The points for consideration by the Supreme Court of Appeal ("SCA") in Telkom SOC Limited v C:SARS on 25 March 2020 were two-fold. First, did Telkom realise a deductible foreign exchange loss upon the disposal of certain USD-denominated loans in terms of section 23I of the Income Tax Act, 1962 ("ITA")? Secondly, was Telkom entitled to a full deduction for cash bonuses it had paid to a third-party for connecting subscribers to Telkom Mobile or was the deduction limited in terms of section 23H of the ITA?

Section 24I – foreign exchange loss  

The facts relevant to this issue were simply this: Telkom made a number of shareholder loans to an indirect subsidiary in Nigeria, Multi-Links. By October 2011, a total amount of USD531-million was outstanding on the loan account. With dwindling prospects of ever recovering the amounts or resuscitating the business of Multi-Links, Telkom decided to sell the total loan claims to HIP Oils for a mere USD100. Both the Tax Court and the SCA referred to Telkom's investment as being "disastrous".

Telkom argued that it had realised a foreign exchange loss when it sold the loans to HIP Oils for USD100. Telkom was thus, or so it contended, entitled to a corresponding foreign exchange deduction upon realisation of those loans as envisaged in section 24I(10). SARS, on the other hand, argued that notwithstanding that Telkom had realised a significant loss from a business perspective, there was in fact an exchange gain that fell to be taxed in terms of section 24I. Section 24I of the ITA essentially prescribes the income tax treatment of foreign exchange gains and losses on exchange items.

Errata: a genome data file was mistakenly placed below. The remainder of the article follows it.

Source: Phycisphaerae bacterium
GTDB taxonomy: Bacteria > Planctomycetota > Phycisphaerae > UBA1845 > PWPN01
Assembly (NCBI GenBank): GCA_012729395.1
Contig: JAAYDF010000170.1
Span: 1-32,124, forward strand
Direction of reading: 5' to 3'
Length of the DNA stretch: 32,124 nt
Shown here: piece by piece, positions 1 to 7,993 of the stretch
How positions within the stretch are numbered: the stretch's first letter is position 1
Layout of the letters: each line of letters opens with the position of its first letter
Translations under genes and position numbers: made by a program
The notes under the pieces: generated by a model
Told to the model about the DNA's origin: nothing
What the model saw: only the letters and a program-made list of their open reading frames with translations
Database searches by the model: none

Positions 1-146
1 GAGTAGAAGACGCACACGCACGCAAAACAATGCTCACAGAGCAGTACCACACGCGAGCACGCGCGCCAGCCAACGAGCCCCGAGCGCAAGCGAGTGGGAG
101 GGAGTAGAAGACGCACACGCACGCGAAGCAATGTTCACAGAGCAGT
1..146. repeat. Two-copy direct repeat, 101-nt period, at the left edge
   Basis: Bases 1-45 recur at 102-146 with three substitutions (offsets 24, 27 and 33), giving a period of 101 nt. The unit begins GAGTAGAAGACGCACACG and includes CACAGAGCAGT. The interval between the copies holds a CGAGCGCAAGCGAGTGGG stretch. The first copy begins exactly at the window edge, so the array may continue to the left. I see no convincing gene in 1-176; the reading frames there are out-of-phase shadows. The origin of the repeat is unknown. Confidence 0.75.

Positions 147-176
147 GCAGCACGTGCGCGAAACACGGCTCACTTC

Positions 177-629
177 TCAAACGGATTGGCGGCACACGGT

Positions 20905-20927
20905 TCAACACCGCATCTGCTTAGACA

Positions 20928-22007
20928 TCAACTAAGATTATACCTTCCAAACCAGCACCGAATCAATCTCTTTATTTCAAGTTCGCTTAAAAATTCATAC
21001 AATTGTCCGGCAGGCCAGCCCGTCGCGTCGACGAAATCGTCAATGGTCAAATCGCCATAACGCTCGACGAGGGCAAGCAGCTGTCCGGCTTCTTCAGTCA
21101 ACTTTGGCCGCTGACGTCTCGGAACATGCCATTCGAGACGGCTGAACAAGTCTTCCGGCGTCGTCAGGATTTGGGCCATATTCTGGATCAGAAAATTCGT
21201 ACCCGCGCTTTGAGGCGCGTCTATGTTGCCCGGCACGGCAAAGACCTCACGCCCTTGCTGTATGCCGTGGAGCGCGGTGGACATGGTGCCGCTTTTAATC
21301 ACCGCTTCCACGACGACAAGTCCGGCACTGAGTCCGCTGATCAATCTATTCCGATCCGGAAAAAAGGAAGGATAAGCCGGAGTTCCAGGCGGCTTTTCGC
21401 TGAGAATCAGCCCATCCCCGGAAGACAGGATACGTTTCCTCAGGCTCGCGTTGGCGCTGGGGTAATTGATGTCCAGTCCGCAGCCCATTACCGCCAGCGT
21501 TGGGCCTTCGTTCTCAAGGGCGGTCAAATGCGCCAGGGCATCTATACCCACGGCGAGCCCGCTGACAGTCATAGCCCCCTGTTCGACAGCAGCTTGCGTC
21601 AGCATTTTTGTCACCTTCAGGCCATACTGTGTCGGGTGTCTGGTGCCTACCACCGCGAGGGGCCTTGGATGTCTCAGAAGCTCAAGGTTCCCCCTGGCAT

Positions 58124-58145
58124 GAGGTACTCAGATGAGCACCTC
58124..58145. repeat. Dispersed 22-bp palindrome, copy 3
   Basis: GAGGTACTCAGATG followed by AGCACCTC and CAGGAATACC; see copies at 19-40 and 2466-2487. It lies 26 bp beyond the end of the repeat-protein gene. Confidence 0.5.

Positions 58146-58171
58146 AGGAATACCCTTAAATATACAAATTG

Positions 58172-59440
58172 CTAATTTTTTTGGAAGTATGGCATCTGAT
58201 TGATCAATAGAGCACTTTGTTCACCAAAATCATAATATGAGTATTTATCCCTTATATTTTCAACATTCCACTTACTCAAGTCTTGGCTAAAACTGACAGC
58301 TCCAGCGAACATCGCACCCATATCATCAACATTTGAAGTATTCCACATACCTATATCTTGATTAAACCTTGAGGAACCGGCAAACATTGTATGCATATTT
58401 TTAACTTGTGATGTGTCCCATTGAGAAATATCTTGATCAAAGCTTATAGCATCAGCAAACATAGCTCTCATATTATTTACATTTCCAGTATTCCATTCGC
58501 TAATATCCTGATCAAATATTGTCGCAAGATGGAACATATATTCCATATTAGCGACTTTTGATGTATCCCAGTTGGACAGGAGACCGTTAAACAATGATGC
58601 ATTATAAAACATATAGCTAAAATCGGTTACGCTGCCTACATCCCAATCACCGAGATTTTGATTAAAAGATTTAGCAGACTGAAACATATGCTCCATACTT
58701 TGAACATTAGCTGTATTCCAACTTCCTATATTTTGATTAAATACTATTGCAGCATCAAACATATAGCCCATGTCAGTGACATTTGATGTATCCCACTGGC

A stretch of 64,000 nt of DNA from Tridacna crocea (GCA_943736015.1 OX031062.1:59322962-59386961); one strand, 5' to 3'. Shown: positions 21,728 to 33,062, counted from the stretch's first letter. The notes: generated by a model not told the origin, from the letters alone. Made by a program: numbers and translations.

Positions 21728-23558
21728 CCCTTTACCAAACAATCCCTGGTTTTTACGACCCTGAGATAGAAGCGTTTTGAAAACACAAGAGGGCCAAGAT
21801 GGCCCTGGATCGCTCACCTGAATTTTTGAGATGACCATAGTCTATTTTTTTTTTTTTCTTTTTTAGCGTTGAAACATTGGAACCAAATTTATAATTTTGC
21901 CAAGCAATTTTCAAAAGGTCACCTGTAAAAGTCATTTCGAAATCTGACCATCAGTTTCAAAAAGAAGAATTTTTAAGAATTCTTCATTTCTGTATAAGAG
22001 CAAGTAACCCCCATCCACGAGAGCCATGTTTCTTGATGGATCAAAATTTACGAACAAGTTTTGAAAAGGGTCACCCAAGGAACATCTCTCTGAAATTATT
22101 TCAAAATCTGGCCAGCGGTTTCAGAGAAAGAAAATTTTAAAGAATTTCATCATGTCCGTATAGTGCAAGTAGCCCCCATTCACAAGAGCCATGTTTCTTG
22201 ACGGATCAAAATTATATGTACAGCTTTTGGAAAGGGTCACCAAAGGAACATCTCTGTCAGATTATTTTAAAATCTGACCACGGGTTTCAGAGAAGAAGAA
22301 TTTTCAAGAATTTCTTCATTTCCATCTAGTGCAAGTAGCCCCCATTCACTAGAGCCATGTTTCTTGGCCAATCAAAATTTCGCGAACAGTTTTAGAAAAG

At the centre of the dispute between Telkom and SARS was their divergent interpretations (and applications) of the term "ruling exchange rate", or more specifically the proviso to that definition (as it is defined in section 24I(1)). The effect of Telkom's application meant that a "disposal rate" of ZAR0 00002:USD1 (being USD100 divided by USD531-million) would be used on disposal of the loans to calculate the foreign exchange gain or loss. Conversely, SARS argued that the exchange gain or loss should simply have been determined with reference to the spot rate on the date when the loans were disposed of (i.e. ZAR7.99: USD1). This was so, SARS contended, because the USD100 consideration was not determined by applying a "rate other than [the] spot rate...", as required by the proviso. Based on SARS' interpretation, there would be a taxable foreign exchange gain in Telkom's hands of ZAR267-million. To this end, Telkom argued that SARS' position did not take into account the "commercial reality of the transaction" and that it was not sensible or businesslike.

Could Telkom really be liable to pay tax in circumstances where a disastrous investment that had left it at least ZAR3.9-billion out of pocket?